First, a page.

Conceptually, our MRIO model can be disaggregated in a supply table (Table 1) and in a use table (Table 2), following Eurostat (2008). The supply table represents how the supply of seafood products (Vector O) is fulfilled through domestic production (Matrix Q) and imports from other countries (Vector I). The use table represents how the different seafood products supplied are used by the different industries (i.e. intermediate consumption) interrelated on the basis of the technical coefficients by species (Matrix B), exported (Vector E) and consumed by final users, both for human consumption and for other uses (e.g. livestock and feed industries), in a country (Vector C).

Table 1 Supply table
Table 2 Use table

where Qas, Qfs, Qps, Qm is the production of each of the four products (a stands for aquaculture, f for fisheries, p for processed and marketed products for human consumption, and m for fishmeal and fish oil; and s represents data by species) from each of the four sectors; Ias, Ifs, Ips, Im is the imports of each of the four products; Oas, Ofs, Ops, Om is the total supply of each of the four products; Cps is the direct human seafood consumption by species; Cm is the use of fishmeal and fish oil from sectors other than aquaculture; Eas, Efs, Eps, Em is the exports of each of the four products; bas p is the technical coefficient depicting the proportion of aquaculture production by species going to fish processing and marketing for direct human consumption; bfs p is the technical coefficient depicting the proportion of capture fisheries production by species going to fish processing and marketing for direct human consumption; bfs m is the technical coefficient depicting the proportion of capture fisheries production by species used to produce fishmeal and fish oilFootnote 3; bm as is the technical coefficient depicting the proportion of fishmeal and fish oil used as feed in aquaculture production by species.Footnote 4

Therefore, the direct human consumption of seafood in a country generates a demand for the productions of aquaculture and capture fisheries species (both domestic and imported) and already processed seafood net imports destined to direct human consumption (Eq. 1). The proportions of aquaculture and capture fisheries productions destined to direct human consumption are given respectively by the technical coefficients for each species bas p and bfs p (Eq. 2).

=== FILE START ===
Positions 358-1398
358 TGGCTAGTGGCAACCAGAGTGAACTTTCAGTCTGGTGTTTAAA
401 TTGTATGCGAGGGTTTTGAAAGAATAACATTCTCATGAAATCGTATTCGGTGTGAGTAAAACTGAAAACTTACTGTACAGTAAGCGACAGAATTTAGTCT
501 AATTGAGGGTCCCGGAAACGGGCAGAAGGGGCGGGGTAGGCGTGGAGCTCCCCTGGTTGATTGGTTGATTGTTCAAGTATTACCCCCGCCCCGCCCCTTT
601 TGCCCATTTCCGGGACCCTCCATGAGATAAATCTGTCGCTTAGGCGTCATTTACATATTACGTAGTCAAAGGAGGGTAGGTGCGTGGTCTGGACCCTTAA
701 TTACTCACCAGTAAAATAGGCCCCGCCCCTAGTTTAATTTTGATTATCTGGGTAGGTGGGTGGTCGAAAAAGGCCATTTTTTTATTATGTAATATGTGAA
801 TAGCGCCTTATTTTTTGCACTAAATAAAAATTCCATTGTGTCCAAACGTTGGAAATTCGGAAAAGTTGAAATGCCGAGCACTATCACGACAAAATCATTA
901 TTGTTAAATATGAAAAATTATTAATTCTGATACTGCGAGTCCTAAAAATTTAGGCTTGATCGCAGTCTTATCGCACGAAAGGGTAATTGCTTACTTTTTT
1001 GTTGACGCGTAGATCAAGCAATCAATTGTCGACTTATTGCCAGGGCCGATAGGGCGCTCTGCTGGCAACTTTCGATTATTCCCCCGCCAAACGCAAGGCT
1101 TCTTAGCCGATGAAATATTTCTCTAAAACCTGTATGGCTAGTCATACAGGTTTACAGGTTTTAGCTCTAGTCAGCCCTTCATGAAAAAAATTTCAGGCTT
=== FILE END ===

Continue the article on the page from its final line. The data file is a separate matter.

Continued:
$$ C_{\text{ps}} = Q_{\text{ps}} + I_{\text{ps}} - E_{\text{ps}} $$
$$ C_{\text{ps}} = \left( {O_{\text{as}} \times b_{{{\text{as }}p}} } \right) + \left( {O_{\text{fs}} \times b_{{{\text{fs }}p}} } \right) + I_{\text{ps}} - E_{\text{ps}} $$

In turn, the domestic supply (i.e. production) of aquaculture generates an internal demand for fishmeal and fish oil according to the coefficient bm as. The domestic demand for fishmeal comprises the needs of the domestic aquaculture sector and the exogenous demand from the livestock sector, and is satisfied partly through the international market trade coefficient for fishmeal and partly by the capture fisheries sector according to the coefficient bfs m.

$$ O_{\text{m}} = Q_{\text{m}} + I_{\text{m}} - E_{\text{m}} $$
$$ C_{\text{m}} + \left( {O_{\text{m}} \times b_{{{\text{m}} {\text{as}}}} } \right) = \left( {O_{\text{fs}} \times b_{{{\text{fs}} {\text{m}}}} } \right) + I_{\text{m}} - E_{\text{m}} $$

So, capture fisheries supply of seafood is partly used for direct human consumption, partly to the production of fishmeal and fish oil, and partly exported.

$$ Q_{\text{fs}} + I_{\text{fs}} = \left( {O_{{{\text{fs}} }} \times b_{\text{fs m}} } \right) + \left( {O_{\text{fs }} \times b_{{{\text{fs }}p}} } \right) + E_{\text{fs}} $$

Table 3 shows the shares of production imported and exported between countries (Matrix T).

Table 3 Trade biomass flows between countries for each sector

where ts represents the trade coefficients depicting the amount of seafood from species s that is supplied in a country z through imports from country y (ts yz) and from domestic supply (ts zz). Thus, from Matrix T are obtained Vector I and Vector E. Vector I, reports for each country the imports by species of each of the four products from all countries, and Vector E, reports for each country the exports by species of each of the four products to all countries.

The data used to populate the model and estimate the technical coefficients described above were obtained from the FAO commodity balance sheets (FAO 2017), aquaculture and capture fisheries statistics (FAO 2016a), seafood commodities production statistics (FAO 2016a), from COMTRADE trade statistics (COMTRADE 2017) and from technical coefficients on the use of fishmeal in aquaculture and in the feed industry reported in the literature as summarized in Table 4. The use of fishmeal as feed for livestock was treated as exogenous to the model. It was estimated as a proportion of the number of livestock in each country assuming fixed allocations of 25% fishmeal for pig feed, 5% for chicken feed and 2% for other feed uses (Shepherd and Jackson 2013).